Note the four colorized sentences, especially the final one in red that’s also underlined. I’m willing to bet that at least two of those sentences were a surprise to you. But that’s all there is to a NoSQL database.
Here’s a diagram to explain the various NoSQL database types with example of such databases.
Figure 3: The types of NoSQL databases.
As the Wikipedia definition basically spelled out (the blue sentence), the key differentiator is that these databases store data in something other than tabular formatted tables. There are, however, three very common features among all the NoSQL databases:
- Cheap and easy, horizontal scale-out
- Flexible data structures (i.e. no schemas)
- Flexible data structures (i.e. no schemas)
I refer readers to this link regarding NoSQL databases which offers the diagram shown below to better explain what those three common features are.
Figure 4: The three common features of NoSQL databases.
Now that we have a basic idea of what NoSQL means, why has it been so popular? The answer is the rapid explosion in the growth of data. Just to give you an idea of what these numbers really mean: if the earth were one gigabyte, then the sun would be an exabyte. So, the graph below says we need 50,000 suns for all of today’s data.
Figure 5: The staggering growth of unstructured data.
So, let’s now begin to data model NoSQL databases. For that, we must first embrace some important terminology differences. While you’re logically data modeling there really is no difference. However, once you begin physically data modeling some things are a wee bit different. But as long as your data modeling tool such as erwin handles those for you, it’s really no big deal.
|Modeling Concept||Relational||Column Oriented||Document|
|Unique ID||Primary Key||Partition Key /
Figure 6: Understanding the different modeling concepts.
So, now let’s create an example data model for a traditional relational database, then do the same exact thing for Cassandra and MongoDB. Nothing special here, just a typical logical many-to-many relationship solved via an intersection entity in the physical model.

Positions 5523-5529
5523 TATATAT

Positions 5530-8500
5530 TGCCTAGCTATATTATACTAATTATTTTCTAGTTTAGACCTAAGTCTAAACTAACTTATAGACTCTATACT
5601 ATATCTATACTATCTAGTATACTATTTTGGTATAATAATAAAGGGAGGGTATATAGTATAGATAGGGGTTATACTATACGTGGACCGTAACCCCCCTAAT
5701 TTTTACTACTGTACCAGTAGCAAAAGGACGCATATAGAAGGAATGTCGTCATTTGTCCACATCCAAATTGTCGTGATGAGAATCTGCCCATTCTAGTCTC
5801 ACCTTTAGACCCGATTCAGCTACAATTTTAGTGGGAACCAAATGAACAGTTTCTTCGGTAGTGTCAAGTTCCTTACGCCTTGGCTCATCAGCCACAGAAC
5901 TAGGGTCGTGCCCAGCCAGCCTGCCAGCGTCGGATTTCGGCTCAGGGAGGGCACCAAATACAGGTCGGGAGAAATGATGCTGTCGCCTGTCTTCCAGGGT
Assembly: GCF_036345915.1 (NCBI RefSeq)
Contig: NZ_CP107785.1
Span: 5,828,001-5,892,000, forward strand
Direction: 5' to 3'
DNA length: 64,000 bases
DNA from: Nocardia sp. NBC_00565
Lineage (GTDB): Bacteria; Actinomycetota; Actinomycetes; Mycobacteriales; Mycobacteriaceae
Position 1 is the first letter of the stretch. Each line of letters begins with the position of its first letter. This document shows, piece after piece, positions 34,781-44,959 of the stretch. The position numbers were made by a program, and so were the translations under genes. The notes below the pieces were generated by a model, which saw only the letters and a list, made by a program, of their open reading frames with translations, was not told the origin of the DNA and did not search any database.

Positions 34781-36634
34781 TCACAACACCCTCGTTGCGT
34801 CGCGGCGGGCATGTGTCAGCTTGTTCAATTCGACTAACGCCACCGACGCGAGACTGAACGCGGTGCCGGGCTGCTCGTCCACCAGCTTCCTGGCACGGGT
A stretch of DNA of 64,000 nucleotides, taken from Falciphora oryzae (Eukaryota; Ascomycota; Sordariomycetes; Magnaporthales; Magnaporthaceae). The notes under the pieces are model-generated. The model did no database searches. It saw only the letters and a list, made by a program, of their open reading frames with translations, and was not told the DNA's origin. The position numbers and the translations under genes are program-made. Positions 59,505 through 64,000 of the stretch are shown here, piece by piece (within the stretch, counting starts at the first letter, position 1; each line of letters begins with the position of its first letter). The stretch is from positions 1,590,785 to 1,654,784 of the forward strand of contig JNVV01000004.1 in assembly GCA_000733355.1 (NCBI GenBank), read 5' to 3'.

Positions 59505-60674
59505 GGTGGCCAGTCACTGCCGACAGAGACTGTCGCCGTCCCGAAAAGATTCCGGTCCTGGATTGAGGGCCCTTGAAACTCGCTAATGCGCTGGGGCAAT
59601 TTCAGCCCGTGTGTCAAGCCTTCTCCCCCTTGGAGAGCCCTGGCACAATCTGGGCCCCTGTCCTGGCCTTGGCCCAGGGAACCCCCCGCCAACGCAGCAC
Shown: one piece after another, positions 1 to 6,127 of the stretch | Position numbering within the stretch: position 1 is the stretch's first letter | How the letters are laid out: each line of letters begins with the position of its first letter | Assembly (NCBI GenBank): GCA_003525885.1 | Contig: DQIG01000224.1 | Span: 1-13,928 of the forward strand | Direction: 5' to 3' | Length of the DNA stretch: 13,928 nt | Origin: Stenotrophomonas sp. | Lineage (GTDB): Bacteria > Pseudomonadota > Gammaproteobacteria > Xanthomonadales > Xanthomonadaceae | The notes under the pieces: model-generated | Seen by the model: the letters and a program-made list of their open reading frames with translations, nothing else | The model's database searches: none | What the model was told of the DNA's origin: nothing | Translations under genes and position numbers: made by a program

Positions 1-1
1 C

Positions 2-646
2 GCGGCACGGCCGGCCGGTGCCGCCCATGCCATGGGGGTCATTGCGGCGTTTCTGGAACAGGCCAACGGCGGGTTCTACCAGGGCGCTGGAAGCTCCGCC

Figure 7: An example data model for a traditional relational database.
So, here’s the exact same physical data model done for Cassandra. Note that we now have four tables which are denormalized (as that’s the nature of the way things are done in NoSQL databases). Luckily the data modeling tool from erwin offers a utility to convert relational data models into NoSQL targets. So, even if you are new to NoSQL, erwin can help you with that initial effort until as such time as you begin to think and design properly in this new paradigm.
Figure 8: An example data model for a traditional relational database in Cassandra.
MondoDB is a little different as it offers two physical implementation options: embedded (figure 9) and normalized (figure 10) show here.
Figure 9: Embedded
Figure 10: Normalized
My experience is that most people default to the embedded option and store their collections as XML or JSON objects. So, the erwin data model actually ends up looking exactly the same as the Cassandra data model.
Figure 11: The erwin data model looks exactly the same as the Cassandra data model.
As we’ve seen in this blog, data modeling for a NoSQL database implementing a data lake is very different from doing one for an OLTP system. But there are techniques which can result in highly successful NoSQL data lake, and there are data modeling tools like erwin designed to support such data modeling efforts.